Every Wednesday they have dinner with her father. Those are some of her fondest memories. He likes her father. They hit it off from their very first meeting. They complain about how no one else understands her, not like they do, their little Loonie Lovegood. They smile at her, proud smiles, and she thinks she might burst from happiness.

Every Friday night they have dinner with the Weasleys. Those are harder for him, she knows. He goes because he feels honor-bound. Because it's his family. Because he loves them. He goes and he holds her hand under the table and he sits there and lets Molly coddle him.

Theirs is a quiet kind of love.

On the first Monday of every month, he goes to visit Ron and Hermione.

Hey, mate, he says. Loads to tell you.

He prattles on about the Canon's and their shot this coming year. He tells Ron about Ginny, how beautiful she's gotten, how happy she is with Neville, and that they're expecting their first child in a few months. They're going to name it after him. Ron Longbottom. Imagine that, eh?

He never remembers what he tells Hermione, if he tells her anything at all. He wonders if he apologizes, over and over again. He wonders if he tells her about himself and this life he's built and the cottage and the fact that he's actually happy and that he really does love Luna very much. He wonders if he expresses regret for what was, what could have been.

He always leaves flowers on their graves. Red roses for him, yellow for her. The first Monday of every month.

When he first discovered he was in love with Hermione, he'd been wracked with guilt. He'd told her, because he hadn't known what else to do.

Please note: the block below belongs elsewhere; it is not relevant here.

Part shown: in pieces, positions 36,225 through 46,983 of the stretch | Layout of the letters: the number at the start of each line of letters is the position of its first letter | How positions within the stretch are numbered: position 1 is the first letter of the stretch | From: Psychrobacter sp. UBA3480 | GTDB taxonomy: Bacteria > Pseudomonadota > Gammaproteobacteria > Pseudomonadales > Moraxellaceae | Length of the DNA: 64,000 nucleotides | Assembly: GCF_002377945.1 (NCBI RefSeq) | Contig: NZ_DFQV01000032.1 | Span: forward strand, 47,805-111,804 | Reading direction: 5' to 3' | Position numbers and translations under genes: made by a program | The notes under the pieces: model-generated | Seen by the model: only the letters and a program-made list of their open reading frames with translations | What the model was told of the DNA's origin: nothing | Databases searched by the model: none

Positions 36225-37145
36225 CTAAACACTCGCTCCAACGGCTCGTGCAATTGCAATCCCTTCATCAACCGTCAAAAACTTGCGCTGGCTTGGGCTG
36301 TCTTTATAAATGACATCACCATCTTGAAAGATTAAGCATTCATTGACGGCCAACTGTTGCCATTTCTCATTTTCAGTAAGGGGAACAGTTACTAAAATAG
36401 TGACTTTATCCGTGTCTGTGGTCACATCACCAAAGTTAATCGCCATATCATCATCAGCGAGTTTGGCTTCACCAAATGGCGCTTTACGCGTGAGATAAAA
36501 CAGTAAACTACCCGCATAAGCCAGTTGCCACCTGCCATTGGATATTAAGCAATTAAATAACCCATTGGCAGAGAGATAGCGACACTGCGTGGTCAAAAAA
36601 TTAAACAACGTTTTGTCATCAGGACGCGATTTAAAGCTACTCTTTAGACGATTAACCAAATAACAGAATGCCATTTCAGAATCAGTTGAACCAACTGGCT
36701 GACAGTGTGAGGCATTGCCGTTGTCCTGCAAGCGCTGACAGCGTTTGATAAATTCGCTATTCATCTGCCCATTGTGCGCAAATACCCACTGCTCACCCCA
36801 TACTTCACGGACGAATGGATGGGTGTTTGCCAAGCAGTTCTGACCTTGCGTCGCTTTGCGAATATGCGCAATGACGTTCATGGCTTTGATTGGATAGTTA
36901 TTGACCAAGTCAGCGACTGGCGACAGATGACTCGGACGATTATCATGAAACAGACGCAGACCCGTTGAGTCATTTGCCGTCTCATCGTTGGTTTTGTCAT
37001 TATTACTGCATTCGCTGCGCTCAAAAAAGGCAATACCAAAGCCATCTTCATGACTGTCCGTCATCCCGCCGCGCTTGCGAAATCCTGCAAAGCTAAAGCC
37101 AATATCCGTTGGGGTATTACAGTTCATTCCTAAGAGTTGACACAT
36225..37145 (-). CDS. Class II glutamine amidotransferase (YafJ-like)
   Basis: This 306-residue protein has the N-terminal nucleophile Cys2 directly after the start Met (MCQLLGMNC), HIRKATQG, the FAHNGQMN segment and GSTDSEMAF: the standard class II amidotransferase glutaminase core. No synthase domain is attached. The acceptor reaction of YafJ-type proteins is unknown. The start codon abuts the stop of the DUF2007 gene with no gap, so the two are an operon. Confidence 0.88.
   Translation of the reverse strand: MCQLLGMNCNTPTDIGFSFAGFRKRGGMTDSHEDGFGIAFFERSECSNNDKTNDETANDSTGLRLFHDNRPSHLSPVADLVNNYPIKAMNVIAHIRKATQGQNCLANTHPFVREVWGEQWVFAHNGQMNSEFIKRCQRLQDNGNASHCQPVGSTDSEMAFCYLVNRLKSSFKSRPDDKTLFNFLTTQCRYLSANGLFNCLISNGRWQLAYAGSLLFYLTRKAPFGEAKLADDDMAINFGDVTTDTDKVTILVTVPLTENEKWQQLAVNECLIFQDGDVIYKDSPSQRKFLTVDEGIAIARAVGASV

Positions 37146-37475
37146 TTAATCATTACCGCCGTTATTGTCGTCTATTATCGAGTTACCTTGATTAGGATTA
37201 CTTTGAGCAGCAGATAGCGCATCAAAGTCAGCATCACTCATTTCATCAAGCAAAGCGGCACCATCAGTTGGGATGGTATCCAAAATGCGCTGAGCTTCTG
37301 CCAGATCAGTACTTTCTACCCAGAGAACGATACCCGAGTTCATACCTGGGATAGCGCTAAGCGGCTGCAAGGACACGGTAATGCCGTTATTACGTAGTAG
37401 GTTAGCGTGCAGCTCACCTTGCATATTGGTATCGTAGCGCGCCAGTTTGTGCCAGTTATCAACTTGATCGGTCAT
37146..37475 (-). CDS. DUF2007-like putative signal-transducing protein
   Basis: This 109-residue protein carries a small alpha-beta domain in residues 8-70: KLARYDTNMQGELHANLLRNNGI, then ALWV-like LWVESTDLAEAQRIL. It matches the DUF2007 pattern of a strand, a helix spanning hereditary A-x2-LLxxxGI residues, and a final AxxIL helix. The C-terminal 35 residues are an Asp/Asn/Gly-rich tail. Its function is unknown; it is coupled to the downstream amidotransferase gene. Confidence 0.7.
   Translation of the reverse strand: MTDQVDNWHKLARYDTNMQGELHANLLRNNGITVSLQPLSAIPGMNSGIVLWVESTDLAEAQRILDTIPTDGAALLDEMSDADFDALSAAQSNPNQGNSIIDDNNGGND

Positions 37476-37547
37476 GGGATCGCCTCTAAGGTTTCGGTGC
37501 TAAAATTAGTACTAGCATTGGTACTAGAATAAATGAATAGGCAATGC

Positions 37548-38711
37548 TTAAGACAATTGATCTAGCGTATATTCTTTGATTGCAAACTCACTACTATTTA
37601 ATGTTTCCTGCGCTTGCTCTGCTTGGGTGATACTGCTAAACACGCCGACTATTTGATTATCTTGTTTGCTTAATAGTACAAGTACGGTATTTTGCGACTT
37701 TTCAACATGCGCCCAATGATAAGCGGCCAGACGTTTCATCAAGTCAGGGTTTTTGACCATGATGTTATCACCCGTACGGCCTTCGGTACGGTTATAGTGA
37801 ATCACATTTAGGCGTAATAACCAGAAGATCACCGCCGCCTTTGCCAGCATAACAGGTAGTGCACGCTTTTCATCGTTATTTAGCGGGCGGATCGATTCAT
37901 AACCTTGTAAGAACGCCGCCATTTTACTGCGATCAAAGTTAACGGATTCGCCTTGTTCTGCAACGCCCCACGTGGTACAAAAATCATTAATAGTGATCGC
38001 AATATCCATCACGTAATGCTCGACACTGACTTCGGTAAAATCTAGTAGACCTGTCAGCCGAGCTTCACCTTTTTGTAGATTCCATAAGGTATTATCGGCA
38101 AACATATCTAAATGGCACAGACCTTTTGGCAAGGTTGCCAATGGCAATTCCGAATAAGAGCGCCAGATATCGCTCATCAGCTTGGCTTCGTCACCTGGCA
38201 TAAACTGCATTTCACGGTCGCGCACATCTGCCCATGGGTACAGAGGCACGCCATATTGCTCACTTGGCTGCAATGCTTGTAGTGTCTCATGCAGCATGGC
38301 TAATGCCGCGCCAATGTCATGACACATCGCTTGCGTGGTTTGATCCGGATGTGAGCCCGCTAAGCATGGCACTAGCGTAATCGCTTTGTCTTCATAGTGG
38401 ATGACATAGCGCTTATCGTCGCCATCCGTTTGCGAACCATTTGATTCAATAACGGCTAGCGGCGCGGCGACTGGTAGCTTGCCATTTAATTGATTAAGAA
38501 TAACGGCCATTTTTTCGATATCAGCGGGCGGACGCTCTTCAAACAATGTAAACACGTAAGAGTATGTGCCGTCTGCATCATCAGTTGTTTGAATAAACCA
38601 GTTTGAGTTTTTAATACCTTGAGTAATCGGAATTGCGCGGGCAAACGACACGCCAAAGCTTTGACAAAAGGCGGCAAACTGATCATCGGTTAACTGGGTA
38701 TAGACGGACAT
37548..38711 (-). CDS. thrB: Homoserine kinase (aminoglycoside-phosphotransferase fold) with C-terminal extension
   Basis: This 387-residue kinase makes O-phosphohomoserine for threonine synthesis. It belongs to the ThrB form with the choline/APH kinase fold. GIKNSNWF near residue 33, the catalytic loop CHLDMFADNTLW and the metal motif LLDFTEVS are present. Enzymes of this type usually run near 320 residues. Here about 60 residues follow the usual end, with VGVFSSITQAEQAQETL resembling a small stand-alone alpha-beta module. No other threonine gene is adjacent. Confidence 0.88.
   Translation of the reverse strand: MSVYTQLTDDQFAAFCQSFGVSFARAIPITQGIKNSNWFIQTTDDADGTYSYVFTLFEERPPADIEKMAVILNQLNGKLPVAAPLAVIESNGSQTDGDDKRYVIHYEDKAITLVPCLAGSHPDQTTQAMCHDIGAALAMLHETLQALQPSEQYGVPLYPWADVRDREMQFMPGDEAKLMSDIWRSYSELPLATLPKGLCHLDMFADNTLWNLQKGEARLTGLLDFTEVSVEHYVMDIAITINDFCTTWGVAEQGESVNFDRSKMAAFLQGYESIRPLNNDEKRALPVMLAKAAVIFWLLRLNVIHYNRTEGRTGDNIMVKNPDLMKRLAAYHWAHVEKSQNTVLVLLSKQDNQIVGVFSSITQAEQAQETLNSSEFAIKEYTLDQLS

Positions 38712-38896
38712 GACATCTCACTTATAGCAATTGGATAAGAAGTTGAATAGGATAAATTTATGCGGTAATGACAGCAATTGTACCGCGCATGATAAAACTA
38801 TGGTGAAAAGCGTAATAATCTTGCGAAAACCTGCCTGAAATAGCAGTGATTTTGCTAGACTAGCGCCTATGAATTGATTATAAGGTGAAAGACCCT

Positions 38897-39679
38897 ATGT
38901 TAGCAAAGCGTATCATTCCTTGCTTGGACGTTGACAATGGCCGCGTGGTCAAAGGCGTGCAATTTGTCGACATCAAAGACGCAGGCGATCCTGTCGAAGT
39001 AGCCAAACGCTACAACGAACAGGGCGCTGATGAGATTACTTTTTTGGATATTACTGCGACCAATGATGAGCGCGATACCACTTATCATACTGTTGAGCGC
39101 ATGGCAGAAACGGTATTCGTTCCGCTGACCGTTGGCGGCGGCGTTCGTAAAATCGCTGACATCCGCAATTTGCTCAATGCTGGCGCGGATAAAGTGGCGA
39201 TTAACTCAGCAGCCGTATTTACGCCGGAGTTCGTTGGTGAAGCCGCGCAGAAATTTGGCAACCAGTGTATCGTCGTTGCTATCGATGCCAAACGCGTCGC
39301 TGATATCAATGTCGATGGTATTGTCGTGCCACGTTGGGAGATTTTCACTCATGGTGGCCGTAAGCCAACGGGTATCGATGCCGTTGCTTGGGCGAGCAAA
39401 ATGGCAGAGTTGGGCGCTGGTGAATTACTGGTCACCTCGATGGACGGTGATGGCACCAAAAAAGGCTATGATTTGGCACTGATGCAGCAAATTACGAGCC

I know, she had said simply. I know. I've loved other people too. She paused. Her voice was gentle. But they're dead. And we still—we still have each other.

He's so relieved that this is true. When the war took Ron and Hermione, he was certain he'd never be able to carry on. But he has.

Theirs is a quiet kind of love.

Secretly he's glad that it took him almost a full year after Hermione's death for him to realize his feelings. It made the pain more bearable, somehow.

No regrets, he tells her. No regrets.

She smiles and nods, even though she knows he's lying. He regrets everything. That's the way he is. He regrets not being fast enough, strong enough, smart enough to save them.

But she likes that he tries to seem optimistic for her. She likes that he's almost always waiting for her when she comes home. She likes that he'll have dinner ready and that, once a week, he'll make their favourite—spaghetti and meatballs. She likes that he seems genuinely interested in what she's doing at work. She likes how he's never made fun of her. Ever.

Their favourite time of night is when they crawl into bed together. Darkness descends on their little cottage in the woods. The only noise is the whizzing of the moths that fly past their window.

Their sheets are white and the bed is always made. She's notoriously messy, but he doesn't mind cleaning up, he says he enjoys it. You make the money, he says. The least I can do is some laundry every once in a while.

Never mind that he's richer than she'll ever hope to be.

Sometimes she'll bring her quill and notebook with her. They hardly ever read—books bring back all kinds of painful memories for him. Mostly they just snuggle down under the blankets, hidden away in their cottage in the woods with the moths outside their window and the rest of the world far, far away.

She falls asleep first. He likes the sounds of her soft breathing. It's reassuring. Sometimes he'll roll over on his side and watch her chest move up and down. He's amazed that she's lying next to him—real and alive and keeping him content. Keeping him sane. Funny that—Loonie being the one who keeps him sane. Funny joke.

He always watches over her for a while, feeling protective. He's long since learned that he's failed at protecting the people he most cares about. Still, he watches her. It's good to see her steady breathing. It's good to know she's still lying next to him.

Theirs is a quiet kind of love.